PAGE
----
The constellation Indus


Nome latino
Hemisfério Sul
July - September
294 deg²
Estrela mais brilhante
α Indi (HIP number 101772)
The constellation Indus

The Indus, Latin for Indian, is an inconspicuous constellation in the southern sky. It is not particularly large and has few bright stars. Nevertheless, there are some exciting deep-sky objects in the area.

Hemisphere, visibility, and area

The constellation Indus lies in the southern sky and is not visible from all parts of the earth. While it can be observed from all locations in the southern hemisphere, it is only visible north of the equator up to the 16th parallel. This corresponds approximately to regions such as the Cape Verde Islands, San Pedro Sula in northern Honduras, or the northernmost island of the Philippines.

The best months to observe the constellation are July, August, and September.

It is a relatively small constellation, covering only 294 square degrees of the night sky. It ranks 49th out of all 88 constellations.

The shape of Indus is also not particularly striking. The brightest stars in the area form a simple triangle. In some visualizations, the triangle is open on one side.

The small area, unremarkable shape, and faint stars make it difficult to locate Indus. No star is brighter than 3 mag. The brightest star, with an apparent magnitude of about 3.11, is the star α Indi (Alpha Indi). It is about 100 light-years distant from the earth and marks the northern boundary of the constellation.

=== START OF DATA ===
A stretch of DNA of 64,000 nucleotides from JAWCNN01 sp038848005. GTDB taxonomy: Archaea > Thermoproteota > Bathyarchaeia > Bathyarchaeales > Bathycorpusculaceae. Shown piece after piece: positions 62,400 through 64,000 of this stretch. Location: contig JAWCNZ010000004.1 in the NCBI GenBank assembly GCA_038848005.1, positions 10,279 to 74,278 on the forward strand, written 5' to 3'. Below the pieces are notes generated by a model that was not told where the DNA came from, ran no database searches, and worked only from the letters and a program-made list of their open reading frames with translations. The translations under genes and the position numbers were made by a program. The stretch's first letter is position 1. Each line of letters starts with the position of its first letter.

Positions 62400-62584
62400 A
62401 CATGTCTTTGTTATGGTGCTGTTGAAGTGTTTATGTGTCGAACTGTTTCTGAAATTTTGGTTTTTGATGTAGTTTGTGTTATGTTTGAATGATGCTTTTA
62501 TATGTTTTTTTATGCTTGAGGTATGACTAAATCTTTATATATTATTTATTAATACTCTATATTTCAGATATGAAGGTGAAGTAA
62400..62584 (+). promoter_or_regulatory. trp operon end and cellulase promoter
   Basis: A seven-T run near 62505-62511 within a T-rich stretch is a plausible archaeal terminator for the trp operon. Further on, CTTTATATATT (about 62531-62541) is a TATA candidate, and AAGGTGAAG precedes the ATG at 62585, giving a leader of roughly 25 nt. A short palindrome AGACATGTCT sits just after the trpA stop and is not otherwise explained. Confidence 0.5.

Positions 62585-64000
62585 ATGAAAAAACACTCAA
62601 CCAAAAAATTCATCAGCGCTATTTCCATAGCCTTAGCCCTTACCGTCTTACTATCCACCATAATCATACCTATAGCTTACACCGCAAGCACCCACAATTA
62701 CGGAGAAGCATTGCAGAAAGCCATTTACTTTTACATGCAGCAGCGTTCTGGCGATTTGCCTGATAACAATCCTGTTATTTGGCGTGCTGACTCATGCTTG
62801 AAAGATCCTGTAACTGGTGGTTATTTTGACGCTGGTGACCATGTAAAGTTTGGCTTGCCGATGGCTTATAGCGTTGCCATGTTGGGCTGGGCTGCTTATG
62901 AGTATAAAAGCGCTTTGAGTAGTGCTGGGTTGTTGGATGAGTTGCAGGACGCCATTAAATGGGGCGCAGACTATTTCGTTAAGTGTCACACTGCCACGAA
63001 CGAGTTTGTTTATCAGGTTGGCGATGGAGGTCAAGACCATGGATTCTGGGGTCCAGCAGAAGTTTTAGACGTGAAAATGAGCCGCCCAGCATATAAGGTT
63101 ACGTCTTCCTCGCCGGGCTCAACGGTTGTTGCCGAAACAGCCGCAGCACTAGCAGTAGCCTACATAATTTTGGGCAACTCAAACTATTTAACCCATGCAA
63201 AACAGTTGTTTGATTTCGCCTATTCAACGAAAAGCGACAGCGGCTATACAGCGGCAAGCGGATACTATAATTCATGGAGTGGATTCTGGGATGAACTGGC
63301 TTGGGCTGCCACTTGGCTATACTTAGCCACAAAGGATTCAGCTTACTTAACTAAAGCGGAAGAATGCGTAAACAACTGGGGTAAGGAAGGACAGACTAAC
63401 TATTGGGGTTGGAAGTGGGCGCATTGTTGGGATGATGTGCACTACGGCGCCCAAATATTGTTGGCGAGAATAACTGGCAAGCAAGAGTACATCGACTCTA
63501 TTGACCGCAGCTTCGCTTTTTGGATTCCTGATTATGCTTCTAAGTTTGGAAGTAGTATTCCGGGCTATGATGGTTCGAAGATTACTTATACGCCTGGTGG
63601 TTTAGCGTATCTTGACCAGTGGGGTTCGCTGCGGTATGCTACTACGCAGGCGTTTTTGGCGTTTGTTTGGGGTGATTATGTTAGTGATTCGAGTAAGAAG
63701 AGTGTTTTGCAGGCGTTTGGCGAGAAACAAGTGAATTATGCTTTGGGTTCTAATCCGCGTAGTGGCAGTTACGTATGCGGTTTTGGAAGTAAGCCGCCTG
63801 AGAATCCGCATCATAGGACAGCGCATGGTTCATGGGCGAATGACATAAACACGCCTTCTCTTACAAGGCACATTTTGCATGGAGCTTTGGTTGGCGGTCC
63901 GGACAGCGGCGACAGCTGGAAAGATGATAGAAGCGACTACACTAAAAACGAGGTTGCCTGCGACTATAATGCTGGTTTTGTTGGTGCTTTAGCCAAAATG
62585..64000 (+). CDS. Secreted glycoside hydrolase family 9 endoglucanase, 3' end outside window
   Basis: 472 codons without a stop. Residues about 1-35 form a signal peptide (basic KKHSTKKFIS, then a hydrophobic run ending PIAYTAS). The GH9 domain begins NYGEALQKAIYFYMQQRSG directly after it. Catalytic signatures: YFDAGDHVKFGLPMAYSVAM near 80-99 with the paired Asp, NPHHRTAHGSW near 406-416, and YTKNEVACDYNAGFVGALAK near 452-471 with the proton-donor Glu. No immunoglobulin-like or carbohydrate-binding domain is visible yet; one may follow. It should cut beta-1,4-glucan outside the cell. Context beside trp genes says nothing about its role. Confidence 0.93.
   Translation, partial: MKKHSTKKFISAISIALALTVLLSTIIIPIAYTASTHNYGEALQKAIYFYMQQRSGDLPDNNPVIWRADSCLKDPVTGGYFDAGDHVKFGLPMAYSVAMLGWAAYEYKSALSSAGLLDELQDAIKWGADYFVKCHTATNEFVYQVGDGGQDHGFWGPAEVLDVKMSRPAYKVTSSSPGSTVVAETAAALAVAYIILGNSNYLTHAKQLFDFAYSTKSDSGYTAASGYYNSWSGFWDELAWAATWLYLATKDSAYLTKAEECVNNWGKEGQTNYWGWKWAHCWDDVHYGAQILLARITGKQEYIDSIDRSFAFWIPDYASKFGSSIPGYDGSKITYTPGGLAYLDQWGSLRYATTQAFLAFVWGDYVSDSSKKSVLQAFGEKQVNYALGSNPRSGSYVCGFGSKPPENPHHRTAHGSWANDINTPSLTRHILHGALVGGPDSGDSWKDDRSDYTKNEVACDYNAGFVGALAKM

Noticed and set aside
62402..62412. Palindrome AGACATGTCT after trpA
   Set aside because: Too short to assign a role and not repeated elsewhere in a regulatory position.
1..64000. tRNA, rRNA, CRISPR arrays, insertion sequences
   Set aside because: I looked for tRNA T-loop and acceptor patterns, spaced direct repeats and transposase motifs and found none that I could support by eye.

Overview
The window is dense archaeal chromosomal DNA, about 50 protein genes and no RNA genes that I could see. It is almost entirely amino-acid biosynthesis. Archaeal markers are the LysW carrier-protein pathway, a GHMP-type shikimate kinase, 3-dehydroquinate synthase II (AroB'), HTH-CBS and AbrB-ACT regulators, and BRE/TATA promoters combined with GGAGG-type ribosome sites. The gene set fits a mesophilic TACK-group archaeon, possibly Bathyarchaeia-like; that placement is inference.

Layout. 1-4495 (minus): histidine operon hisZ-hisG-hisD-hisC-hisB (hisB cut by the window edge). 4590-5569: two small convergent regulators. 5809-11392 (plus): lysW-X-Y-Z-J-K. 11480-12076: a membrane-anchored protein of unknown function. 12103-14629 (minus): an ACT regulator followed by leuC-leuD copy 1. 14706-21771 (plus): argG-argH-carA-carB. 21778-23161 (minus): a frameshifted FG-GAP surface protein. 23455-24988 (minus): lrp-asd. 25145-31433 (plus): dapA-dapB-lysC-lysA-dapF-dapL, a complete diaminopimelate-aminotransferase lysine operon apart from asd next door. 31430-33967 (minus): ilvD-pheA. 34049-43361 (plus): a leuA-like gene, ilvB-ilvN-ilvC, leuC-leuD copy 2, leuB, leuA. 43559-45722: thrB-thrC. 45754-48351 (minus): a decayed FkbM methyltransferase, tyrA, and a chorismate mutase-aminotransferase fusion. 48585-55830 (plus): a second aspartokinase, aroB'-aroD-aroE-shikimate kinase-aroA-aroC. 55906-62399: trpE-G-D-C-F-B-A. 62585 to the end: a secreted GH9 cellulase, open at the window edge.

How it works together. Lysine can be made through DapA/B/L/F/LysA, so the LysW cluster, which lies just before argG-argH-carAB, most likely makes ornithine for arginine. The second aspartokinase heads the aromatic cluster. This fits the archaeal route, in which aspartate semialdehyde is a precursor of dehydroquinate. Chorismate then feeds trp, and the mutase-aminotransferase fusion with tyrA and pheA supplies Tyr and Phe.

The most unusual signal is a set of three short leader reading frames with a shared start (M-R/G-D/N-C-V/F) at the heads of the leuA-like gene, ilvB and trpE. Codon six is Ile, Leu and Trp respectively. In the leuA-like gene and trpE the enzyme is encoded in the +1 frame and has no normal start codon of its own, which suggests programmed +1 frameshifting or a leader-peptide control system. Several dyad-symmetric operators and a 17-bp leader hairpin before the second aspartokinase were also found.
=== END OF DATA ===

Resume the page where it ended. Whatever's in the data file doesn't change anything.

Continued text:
To find Indus in the night sky, it is helpful to look for neighboring constellations. To the north, it borders Microscopium and Grus. The well-known constellation Sagittarius also borders it to the northeast. Other neighbors are Telescopium, Pavo, Octans, and Tucana.

Specialties in the constellation

There are three interesting galaxies in the area of the Indus, but they are challenging to observe.

In August 1826, the Scottish astronomer James Dunlop discovered the lenticular galaxy NGC 7049. It is a combination of a spiral galaxy and an elliptical galaxy. Images from the Hubble Space Telescope show an unusual dust ring that encloses the galaxy. Its distance from the Milky Way is estimated at 101 light-years.

Lenticular galaxy NGC 7049
Lenticular galaxy NGC 7049; Author: NASA/ESA/Hubble Space Telescope; Source:

NGC 7090 is another galaxy in Indus. It was discovered by the British astronomer John Herschel in 1834. It is a barred spiral galaxy estimated to be 36 million light-years away from the Milky Way.

Barred spiral galaxy NGC 7090
Barred spiral galaxy NGC 7090; Author: ESA/Hubble & NASA; Source:

The third galaxy is the spiral galaxy NGC 7205, also discovered by John Herschel in 1834. Its distance from the Milky Way is estimated at 72 million light-years.

All three galaxies are located in the northern part of Indus.


At the end of the 16th century, a Dutch fleet set out through the Indian Ocean on its way to the legendary Spice Islands in south Asia. Navigator Pieter Dirkszoon Keyser and researcher Frederick de Houtman were tasked with surveying the night sky with its particularly bright stars.

According to the commission given by astronomer Peter Plancius, the positions of 135 stars were measured and documented. Based on this data, they eventually determined 12 new constellations.

Indus was one of these newly defined constellations. The inspiration for this name was India, as the term "Indianer" (Indians) refers to the inhabitants of India. Therefore, as one might suspect, the constellation is not related to indigenous people in America.

Later, Plancius included the constellation in his celestial atlas, which Johann Bayer revised. In this version, Indus is depicted as a youth with a loincloth and curly hair, holding four arrows in his hands.

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